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Silicate mineral paint

Mineral Paints are mineral based coatings formulated with potassium silicate or sodium silicate, otherwise known as waterglass as the binder, combined with inorganic, alakaline resistant pigments. They are fully inorganic (containing no organic solvents) and are non-offgassing. Mineral paints petrify, by binding to any silicates within the substrate, forming a micro-crystalline structure and a breathable finish. They are more of a stain, that becomes integral to the substrate, rather than a coating. They are alkaline and therefore inhibit microbiotic growth, and reduce carbonization of cementitious materials.

The majority of non-toxic concrete stains and limestone restoration products are waterglass based. Mineral paints are also used as a non-toxic wood preservative.

The difference between the use of sodium silicate and potassium silicate as a binder is mainly geographic. The western hemisphere mainly produces sodium silicate, where Europe produces potassium silicate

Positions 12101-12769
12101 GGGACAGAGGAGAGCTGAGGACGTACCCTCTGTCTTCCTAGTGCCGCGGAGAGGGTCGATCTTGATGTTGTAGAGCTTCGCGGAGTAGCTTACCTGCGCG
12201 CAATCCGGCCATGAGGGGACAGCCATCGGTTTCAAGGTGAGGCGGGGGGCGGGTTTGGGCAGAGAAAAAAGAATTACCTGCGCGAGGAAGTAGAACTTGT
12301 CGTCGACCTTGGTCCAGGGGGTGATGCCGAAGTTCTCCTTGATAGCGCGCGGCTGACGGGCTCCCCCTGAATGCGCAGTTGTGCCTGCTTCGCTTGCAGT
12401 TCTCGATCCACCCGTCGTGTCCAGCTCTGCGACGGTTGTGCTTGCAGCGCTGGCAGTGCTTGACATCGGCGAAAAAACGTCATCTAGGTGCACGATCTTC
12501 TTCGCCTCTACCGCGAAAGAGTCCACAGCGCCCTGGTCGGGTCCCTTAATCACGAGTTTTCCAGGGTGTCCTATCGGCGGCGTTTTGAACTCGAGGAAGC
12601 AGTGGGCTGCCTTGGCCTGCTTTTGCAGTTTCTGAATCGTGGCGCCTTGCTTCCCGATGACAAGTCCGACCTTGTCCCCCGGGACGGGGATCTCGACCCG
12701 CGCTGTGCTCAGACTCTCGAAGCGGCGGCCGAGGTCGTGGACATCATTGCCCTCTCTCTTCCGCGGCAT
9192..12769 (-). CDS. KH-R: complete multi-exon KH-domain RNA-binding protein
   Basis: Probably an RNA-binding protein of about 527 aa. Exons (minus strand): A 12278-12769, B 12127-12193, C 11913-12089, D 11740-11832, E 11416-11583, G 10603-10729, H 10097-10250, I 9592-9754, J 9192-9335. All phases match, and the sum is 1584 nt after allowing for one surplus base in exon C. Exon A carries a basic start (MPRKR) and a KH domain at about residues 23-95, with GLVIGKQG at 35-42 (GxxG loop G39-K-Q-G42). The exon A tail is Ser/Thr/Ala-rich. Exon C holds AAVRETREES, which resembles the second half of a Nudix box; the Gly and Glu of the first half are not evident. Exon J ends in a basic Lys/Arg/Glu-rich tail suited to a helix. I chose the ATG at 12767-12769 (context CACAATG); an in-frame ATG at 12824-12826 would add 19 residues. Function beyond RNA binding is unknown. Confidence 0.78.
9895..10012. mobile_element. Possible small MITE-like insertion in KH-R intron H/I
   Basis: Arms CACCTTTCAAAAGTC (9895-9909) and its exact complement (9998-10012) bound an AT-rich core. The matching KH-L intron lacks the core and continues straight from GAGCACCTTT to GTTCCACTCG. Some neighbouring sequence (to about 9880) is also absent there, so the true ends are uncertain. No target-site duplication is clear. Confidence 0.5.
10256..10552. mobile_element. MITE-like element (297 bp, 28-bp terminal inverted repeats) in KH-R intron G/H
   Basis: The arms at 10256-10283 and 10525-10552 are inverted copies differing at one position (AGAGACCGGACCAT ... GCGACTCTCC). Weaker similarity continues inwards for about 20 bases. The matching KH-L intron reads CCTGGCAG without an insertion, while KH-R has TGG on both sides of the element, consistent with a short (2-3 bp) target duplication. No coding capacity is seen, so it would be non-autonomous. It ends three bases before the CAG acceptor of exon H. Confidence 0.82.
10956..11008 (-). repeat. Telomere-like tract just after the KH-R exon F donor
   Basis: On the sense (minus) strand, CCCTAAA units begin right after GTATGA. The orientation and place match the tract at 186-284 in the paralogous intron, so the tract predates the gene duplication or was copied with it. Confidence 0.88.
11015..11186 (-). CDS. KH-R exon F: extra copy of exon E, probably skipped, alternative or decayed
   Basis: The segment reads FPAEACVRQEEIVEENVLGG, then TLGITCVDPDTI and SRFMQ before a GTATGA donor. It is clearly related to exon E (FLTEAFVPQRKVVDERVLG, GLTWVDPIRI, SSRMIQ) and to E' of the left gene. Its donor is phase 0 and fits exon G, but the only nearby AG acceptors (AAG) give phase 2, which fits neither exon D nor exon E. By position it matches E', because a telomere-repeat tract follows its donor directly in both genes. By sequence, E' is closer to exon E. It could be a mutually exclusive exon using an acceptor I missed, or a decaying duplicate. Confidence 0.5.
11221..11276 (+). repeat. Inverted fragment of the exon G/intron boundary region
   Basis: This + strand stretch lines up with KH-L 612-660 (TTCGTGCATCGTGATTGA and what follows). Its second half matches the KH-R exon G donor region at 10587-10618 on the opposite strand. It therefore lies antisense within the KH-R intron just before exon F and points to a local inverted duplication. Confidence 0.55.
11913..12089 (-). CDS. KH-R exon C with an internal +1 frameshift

Possible substrates:

  • masonry
  • stone
  • concrete
  • lime plasters
  • earthen plasters


  • environmentally friendly, non-toxic applications
  • high durability, especially on masonry products, and lightfast
  • breathable finish
  • Acid rain resistance
  • antifungal properties
  • reduces carbonization of cement based materials
This article is licensed under the GNU Free Documentation License. It uses material from the Wikipedia article "Silicate_mineral_paint". A list of authors is available in Wikipedia.
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